In The Ring (a short story)

She pushed her way through the roaring crowd and fought to keep her balance so she wouldn’t get knocked over by the men in the stands, shouting, cheering. An odd crowd, she thought, for half the men and women were dressed in formal trousers and skirts with tweed coats, while others were in plain khakis and unkempt, unbuttoned dress shirts with their sleeves rolled up to their elbows; she’d never seen people of different classes mix to such an extent in her life.

She kept getting pushed around by the people in her way, for they did not notice a woman with this small a frame walking by them; they were too preoccupied, watching what was happening in the ring.

Eager screams and cheers of the crowd filled the stadium with power and shared positive energy. No true conversation seemed to be taking place anywhere, for one would not be able to hear another over the voices of the people.

“Excuse me,” she said, “excuse me, please,” as she continued on her way, looking for an opening in the crowd. She reached the end of a row in the stadium and stood up on her toes, trying to lengthen her small body as much as she could so she could have a view of the ring to which everyone’s eyes were already glued. All the men and women around her were standing up. She craned her neck this way and that, but could not see over the heads and shoulders of these people.

A deafening bell alerted the stadium, but the cheers got even louder; the end of another round. She wanted to see what was happening.

She climbed onto an empty and tattered auditorium seat that had been abandoned by its occupant due to uncontrollable excitement that would not be retained, sitting on his backside. The wobbly seat was old and would fall apart any moment, had she been any heavier than she was. She put her hand on the shoulder of the man who was standing in front of her to keep her from falling. He didn’t seem to mind, but that was mostly because he didn’t notice.

From this view, she could see to the farthest reaches of the humongous stadium, packed with more people than she had ever seen all at once. In the center of the stadium, she saw a square stage with the imprint of a star on it, surrounded by four padded poles and elastic wires.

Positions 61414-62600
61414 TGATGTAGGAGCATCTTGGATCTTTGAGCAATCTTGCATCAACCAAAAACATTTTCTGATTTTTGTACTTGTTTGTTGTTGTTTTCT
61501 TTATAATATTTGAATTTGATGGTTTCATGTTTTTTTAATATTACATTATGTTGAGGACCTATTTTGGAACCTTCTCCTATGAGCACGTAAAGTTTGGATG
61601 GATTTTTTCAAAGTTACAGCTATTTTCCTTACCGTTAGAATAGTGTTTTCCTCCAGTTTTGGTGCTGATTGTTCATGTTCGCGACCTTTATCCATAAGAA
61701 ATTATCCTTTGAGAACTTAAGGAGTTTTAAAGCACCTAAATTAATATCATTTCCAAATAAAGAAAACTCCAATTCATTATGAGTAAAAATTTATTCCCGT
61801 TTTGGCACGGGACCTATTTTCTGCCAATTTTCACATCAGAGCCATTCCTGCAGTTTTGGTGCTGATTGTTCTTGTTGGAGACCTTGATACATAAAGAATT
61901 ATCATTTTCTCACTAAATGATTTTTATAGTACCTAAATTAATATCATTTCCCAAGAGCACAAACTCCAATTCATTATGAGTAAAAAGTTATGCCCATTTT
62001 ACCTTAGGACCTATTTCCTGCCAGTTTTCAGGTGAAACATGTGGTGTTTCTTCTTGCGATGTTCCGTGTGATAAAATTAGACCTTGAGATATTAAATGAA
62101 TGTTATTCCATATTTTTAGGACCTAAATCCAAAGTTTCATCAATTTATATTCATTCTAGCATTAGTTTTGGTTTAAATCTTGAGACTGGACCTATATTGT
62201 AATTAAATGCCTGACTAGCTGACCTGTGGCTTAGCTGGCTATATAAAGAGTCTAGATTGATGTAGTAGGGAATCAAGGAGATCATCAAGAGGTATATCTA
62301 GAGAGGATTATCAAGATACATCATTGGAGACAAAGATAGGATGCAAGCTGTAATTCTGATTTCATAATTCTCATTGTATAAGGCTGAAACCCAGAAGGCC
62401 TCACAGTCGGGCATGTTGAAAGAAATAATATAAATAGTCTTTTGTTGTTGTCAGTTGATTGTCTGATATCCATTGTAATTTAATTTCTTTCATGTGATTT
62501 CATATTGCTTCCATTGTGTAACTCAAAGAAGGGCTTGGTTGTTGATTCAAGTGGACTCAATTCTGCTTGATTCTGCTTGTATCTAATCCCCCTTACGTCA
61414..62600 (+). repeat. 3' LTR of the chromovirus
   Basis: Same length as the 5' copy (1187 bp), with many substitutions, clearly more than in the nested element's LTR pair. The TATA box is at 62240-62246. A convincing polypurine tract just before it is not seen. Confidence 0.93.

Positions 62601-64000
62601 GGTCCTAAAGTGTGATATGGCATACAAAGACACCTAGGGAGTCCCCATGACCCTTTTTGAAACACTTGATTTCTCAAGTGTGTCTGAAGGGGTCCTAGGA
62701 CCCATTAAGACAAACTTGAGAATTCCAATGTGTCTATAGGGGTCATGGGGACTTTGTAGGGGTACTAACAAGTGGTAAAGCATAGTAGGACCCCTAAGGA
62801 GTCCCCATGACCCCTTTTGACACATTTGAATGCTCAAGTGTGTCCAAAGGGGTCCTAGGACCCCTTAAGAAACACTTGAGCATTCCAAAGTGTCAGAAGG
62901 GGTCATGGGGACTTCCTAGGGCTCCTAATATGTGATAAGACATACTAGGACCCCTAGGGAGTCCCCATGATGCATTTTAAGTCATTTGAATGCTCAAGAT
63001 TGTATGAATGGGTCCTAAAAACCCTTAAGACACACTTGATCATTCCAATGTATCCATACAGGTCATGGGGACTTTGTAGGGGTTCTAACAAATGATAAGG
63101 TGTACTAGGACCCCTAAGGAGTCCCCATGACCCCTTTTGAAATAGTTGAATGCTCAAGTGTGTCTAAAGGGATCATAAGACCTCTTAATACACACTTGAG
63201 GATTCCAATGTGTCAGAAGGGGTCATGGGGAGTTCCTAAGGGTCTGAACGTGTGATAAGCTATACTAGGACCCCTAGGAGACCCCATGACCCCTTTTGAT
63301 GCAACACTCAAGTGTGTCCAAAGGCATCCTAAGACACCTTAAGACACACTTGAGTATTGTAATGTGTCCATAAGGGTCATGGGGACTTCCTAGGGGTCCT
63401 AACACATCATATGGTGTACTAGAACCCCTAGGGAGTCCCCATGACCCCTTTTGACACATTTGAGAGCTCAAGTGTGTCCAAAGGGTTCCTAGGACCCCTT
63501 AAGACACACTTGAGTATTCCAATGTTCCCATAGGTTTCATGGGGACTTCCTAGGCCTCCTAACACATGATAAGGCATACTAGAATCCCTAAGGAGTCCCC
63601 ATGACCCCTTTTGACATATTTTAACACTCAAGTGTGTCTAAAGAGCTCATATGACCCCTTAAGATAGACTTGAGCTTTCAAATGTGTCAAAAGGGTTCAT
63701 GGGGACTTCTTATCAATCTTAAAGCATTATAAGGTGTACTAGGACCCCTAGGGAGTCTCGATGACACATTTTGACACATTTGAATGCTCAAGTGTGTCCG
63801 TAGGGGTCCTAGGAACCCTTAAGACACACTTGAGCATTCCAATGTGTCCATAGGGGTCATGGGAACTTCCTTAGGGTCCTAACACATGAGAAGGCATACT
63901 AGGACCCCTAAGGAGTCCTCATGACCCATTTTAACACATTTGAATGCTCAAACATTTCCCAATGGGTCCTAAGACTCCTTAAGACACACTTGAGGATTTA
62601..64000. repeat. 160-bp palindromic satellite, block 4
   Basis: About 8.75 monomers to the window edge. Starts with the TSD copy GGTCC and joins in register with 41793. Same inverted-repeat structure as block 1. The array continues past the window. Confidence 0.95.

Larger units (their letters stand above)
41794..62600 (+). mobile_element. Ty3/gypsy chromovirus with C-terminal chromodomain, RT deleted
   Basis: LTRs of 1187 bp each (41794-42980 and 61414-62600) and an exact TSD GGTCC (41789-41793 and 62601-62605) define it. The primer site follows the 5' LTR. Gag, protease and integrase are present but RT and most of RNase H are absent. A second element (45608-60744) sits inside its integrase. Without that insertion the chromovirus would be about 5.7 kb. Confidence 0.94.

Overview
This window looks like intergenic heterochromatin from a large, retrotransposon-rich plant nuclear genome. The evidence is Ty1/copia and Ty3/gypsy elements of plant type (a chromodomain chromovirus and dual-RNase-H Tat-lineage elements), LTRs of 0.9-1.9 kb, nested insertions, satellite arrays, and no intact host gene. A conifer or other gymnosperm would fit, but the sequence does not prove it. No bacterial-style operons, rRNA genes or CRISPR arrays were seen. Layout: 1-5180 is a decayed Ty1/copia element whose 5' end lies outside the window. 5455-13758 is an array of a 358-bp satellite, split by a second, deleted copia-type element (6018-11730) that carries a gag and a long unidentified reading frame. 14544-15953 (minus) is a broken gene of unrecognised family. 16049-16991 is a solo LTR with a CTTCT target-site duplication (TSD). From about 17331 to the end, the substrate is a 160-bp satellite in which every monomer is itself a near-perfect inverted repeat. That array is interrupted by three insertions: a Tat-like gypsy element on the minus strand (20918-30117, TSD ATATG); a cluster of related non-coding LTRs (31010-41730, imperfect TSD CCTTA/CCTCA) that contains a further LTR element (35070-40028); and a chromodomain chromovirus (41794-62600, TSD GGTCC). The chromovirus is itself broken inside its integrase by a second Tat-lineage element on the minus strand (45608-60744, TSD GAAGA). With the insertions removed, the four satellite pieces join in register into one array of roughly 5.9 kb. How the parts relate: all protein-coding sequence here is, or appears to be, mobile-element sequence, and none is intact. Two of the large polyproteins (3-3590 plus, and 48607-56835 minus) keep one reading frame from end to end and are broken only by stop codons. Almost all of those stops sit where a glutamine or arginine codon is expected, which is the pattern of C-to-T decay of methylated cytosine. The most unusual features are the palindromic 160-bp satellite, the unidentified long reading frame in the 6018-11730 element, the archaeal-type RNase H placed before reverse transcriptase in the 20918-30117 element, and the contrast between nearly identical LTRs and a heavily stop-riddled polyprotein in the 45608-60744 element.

In the ring, she saw the match referee wearing dress attire and a bow tie, intensely involved in what was happening inside the ring. The whistle in his hand controlled the other two men in the ring; the one that she loved dearly, and the other, who some people believed to be – and she was afraid would be – his killer.

So this was the ring she had heard so much about.

Jay would often talk about the rush he got from being inside the ring, his opponent in front of him. Never did he talk about the crowds when he was in the ring; he didn’t notice them. To Jay, the only thing that mattered in the ring was winning; he had to be standing over his opponent, people cheering his victory. He fed off the positive energy he got from winning the fight.

“Not every fight ends like that,” she’d gently said to him earlier that day. Jay would not hear of it, for he was confident in his abilities.

“I know what I can and can’t do. And I’m going to go ahead and do it. I love fighting, Aliyah. I can’t give this up,” he said gently.

She admired him for being so passionate about something other than their relationship, but it hurt her that this passion had to be boxing. She was confident in his abilities also, but what he didn’t realize was that sometimes, it’s not about how much confidence one has; it’s about what that destiny that person is meant to meet.

Aliyah’s father was a boxer too; a true fighter. But time came when he couldn’t fight against his opponent any longer. His opponent was not another man; it was himself and his worn-out body. The injuries he accumulated over his years did not seem like much at the time, but in the end, they could only sustain him for so long a life. When she was sixteen, he died from internal bleeding of previously ignored injuries.

From the main hall, Jay yelled, “It’s not my problem your father couldn’t finish his fights like I do.” She heard the latch of the main door close shut. Her stomach twisted like a soufflé that had burned horribly and caved in; it felt as though there would be no hope for recovery. On the kitchen island of their brand new home, amidst all the materialistic luxuries she had desired, she sat truly alone.

A tear rolled down her left cheek and in the silence of her empty home, she wept. Wept that her father was gone, and wept that there was nothing she could do to prevent her husband from meeting a similar fate; she wept that the safety of her loved ones was beyond her control. She wept that years ago, boxing had taken away from her one of the most important men in her life, and she wept that it might do it again.

She was upset and hurting, but she knew her support meant the world to him. She gathered her things and resolved that it was the day when she went to see Jay in a fight.

And there she was, looking down on the ring she had heard so much about. The ring that had given so much to her father and to her husband, the ring that had taken so much away from her.

As Aliyah looked on, the last whistle blew.

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